Taliban Vows to Wean Country Off Opium Trade, Reportedly Tells Farmers Poppy Growing is Banned

After the Taliban takeover, the Islamic group’s spokesman Zabihullah Mujahid vowed to crack down on the production of narcotics, saying “nobody can be involved” in the heroin trade, which has been a key source of funding for the group.

Afghanistan’s new rulers, the Taliban, while ostensibly seeking to portray a more moderate image by Western standards has vowed to police poppy cultivation more heavily.

Leaders of the Islamist group, which took control of the country in the wake of US and NATO forces pulling out, have been telling farmers in the southern province of Kandahar to stop cultivating opium poppies, according to The Wall Street Journal, citing local residents. Farmers are unhappy but have no choice but to comply should the Taliban begin to enforce the ban, the outlet cites a Kandahar grower as saying.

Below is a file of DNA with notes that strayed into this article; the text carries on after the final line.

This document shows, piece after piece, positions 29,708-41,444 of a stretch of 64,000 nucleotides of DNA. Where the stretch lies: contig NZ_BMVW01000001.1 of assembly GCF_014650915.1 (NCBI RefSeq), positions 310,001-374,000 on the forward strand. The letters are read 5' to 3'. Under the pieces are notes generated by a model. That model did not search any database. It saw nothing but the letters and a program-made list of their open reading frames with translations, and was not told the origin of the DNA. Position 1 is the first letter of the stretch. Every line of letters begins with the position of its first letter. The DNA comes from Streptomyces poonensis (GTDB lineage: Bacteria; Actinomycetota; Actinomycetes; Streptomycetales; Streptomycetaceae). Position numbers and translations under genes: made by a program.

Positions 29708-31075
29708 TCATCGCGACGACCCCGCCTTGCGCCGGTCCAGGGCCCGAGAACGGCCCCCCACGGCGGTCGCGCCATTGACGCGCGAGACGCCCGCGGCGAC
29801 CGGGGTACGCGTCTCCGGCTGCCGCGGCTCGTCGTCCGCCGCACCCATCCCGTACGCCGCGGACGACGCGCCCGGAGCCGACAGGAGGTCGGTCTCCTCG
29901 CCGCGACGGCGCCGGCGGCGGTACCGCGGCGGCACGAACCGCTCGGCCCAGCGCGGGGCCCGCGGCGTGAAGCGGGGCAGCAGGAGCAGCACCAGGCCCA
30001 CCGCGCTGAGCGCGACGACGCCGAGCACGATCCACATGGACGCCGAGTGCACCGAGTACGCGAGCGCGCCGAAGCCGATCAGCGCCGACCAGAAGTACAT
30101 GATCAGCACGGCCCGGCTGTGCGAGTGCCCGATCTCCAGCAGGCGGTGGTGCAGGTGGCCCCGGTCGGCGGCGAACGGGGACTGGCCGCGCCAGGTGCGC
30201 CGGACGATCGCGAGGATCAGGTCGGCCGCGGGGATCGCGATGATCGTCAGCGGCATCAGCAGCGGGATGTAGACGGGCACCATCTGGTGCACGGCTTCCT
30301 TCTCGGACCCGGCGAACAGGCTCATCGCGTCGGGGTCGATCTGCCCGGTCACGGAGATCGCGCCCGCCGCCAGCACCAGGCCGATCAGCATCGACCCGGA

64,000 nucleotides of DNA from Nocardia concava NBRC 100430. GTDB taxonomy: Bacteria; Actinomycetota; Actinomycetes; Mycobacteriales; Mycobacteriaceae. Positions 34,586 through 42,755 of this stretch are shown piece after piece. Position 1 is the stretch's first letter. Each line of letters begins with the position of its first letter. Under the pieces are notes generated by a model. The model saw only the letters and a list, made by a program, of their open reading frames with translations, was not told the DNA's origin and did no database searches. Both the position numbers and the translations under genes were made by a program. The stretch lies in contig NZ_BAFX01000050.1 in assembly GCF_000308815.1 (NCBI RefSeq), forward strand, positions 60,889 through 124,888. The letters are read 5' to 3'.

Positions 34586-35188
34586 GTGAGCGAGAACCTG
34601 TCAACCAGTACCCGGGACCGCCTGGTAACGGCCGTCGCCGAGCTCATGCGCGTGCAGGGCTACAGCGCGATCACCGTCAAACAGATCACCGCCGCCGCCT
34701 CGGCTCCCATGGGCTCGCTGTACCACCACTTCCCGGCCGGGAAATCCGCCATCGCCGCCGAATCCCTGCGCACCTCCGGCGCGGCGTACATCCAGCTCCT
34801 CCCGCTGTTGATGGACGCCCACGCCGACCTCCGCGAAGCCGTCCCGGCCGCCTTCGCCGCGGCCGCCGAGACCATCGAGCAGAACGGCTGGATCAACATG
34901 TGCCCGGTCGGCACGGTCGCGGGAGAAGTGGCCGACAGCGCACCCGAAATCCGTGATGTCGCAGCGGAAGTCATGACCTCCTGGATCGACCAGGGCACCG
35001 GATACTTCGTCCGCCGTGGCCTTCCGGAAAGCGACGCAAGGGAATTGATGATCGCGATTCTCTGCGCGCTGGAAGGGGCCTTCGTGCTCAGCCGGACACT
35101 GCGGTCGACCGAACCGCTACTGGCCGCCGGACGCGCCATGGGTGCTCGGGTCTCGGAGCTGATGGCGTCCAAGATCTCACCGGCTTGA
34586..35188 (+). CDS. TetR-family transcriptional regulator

He added that the Taliban has assured people that they would have an “alternative crop,” such as saffron, to grow. Saffron, however, is not nearly as lucrative.

The ban on a crop that has traditionally been a crucial part of the local economy has resulted in prices of raw opium skyrocketing across the country. Local farmers in poppy-growing regions like Kandahar, Uruzgan, and Helman provinces said raw opium prices have tripled, from about $70 to about $200 per kilogram. In the northern city of Mazar-e-Sharif, the price of opium has doubled, according to locals. The poppy-planting season is due start in about a month.

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